Sock hop meets disco fever |

Sock hop meets disco fever

DILLON – If you haven’t been to the Lake Dillon Amphitheatre’s free Saturday night concerts, you’ve missed a whole lotta shakin’ going on. (If you’ve been there, then you know it’s so popular, you’re lucky if you can park your car in town.)

Either way, you have one last chance to join the largest weekly party in Summit County.

Whether you love to twist and shout, swing and bop or shake your groove thang, the Nacho Men offer a full spectrum of sounds and sights at 7 p.m. today.

The Nacho Men revisit the 1950s, ’60s and ’70s with their unique form of “funtertainment.”

“We wanted to do music that brought people’s youth back – songs about dating, love and cars,” Nacho Men originator Frankie Diamond said. “It’s fun, simple, family-friendly music. I’ve seen 5-year-olds and 95-year-olds dancing to our music.”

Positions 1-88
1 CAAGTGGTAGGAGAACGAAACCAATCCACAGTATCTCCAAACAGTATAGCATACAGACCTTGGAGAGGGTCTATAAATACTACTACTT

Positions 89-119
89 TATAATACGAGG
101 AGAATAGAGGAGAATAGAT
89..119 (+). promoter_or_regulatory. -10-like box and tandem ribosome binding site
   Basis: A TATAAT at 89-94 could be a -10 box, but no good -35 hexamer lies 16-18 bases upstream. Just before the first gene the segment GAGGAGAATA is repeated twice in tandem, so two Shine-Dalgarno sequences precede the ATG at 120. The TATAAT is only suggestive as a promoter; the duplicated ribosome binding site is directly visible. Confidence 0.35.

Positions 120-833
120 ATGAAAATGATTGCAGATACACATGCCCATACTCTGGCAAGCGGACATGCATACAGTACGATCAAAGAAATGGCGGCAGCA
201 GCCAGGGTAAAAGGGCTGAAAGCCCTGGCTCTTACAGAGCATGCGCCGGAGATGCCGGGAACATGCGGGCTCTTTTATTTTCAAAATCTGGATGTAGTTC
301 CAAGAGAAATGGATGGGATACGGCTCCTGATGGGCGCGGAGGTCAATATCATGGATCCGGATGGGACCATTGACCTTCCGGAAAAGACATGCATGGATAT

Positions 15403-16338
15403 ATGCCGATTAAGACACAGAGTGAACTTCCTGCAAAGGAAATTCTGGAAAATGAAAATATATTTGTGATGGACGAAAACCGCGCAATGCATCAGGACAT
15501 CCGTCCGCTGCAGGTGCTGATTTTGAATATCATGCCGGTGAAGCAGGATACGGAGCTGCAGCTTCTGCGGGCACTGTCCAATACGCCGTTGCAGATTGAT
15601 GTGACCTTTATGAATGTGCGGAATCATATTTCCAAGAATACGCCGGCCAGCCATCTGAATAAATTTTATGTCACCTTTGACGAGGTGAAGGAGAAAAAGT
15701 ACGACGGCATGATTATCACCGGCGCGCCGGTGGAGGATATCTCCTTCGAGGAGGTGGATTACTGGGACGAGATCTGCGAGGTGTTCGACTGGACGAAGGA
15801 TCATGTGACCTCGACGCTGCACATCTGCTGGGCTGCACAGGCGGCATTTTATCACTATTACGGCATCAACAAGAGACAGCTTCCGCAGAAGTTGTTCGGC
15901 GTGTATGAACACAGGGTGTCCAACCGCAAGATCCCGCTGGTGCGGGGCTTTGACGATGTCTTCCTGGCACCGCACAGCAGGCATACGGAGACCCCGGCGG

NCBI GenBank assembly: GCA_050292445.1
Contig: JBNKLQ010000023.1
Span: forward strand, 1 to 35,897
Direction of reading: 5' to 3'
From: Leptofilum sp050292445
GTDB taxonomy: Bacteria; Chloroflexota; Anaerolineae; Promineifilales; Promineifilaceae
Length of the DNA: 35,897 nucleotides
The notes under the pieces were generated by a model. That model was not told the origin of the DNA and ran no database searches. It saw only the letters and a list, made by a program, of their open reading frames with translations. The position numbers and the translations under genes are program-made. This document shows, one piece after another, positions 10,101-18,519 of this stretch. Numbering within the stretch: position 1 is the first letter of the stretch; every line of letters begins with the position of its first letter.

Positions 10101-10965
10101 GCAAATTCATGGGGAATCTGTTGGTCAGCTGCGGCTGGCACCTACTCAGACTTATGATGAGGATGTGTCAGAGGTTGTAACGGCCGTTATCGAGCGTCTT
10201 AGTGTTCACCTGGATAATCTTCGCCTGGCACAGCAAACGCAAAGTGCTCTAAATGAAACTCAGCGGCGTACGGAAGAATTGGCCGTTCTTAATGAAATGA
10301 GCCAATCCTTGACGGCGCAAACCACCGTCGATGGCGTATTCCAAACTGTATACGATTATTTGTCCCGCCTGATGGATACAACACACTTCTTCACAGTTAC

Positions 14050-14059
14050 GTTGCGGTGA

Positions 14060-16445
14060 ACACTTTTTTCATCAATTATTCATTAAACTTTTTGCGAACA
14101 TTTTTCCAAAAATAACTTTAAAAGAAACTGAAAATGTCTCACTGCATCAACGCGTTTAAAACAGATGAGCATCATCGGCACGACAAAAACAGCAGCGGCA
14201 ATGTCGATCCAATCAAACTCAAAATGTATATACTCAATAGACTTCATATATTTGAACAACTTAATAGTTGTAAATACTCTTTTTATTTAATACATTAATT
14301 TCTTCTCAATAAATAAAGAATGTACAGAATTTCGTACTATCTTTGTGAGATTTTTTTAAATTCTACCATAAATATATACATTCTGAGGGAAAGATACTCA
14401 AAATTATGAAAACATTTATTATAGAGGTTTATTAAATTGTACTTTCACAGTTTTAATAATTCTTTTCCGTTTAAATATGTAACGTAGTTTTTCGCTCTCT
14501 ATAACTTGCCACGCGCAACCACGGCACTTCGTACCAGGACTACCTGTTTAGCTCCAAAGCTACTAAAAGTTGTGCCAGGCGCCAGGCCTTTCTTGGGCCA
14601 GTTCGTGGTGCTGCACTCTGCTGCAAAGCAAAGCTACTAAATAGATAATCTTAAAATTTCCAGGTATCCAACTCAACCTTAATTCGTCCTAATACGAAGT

Diamond began playing guitar at age 11 after watching the Beatles on “The Ed Sullivan Show.” He practiced for months, and once he learned the chords to “Gloria,” he was off and running. He formed the Nacho Men in 1980, playing oldies tunes.

“There wasn’t a niche yet for ’50s and ’60s music, so we filled it,” Diamond said.

The band’s name has nothing to do with Mexican food but rather with muscle-bound men. The band members considered themselves one cut above “macho men,” hence the name Nacho Men.

Being a step ahead, the Nacho Men don’t just play covers but rather add novelty acts to their performances, such as a Sonny-and-Cher act complete with banter; a takeoff on The Village People with Diamond’s 3-foot wig; and a cross-dressing Nachettes act.

“(The Nachettes) are a jaw-dropper – almost,” Diamond said. “The audience likes to see zaniness. We have a synergy in the band. We’ve known each other for a long time. Together, the whole band is much better than any one singular (musician).”

In the end, Diamond simply wants to make people laugh.

“Basically, what it comes down to during a two-hour time is to not have to think about anything, just to have fun,” he said.

Kimberly Nicoletti can be reached at (970) 668-3998, ext. 245, or by e-mail at

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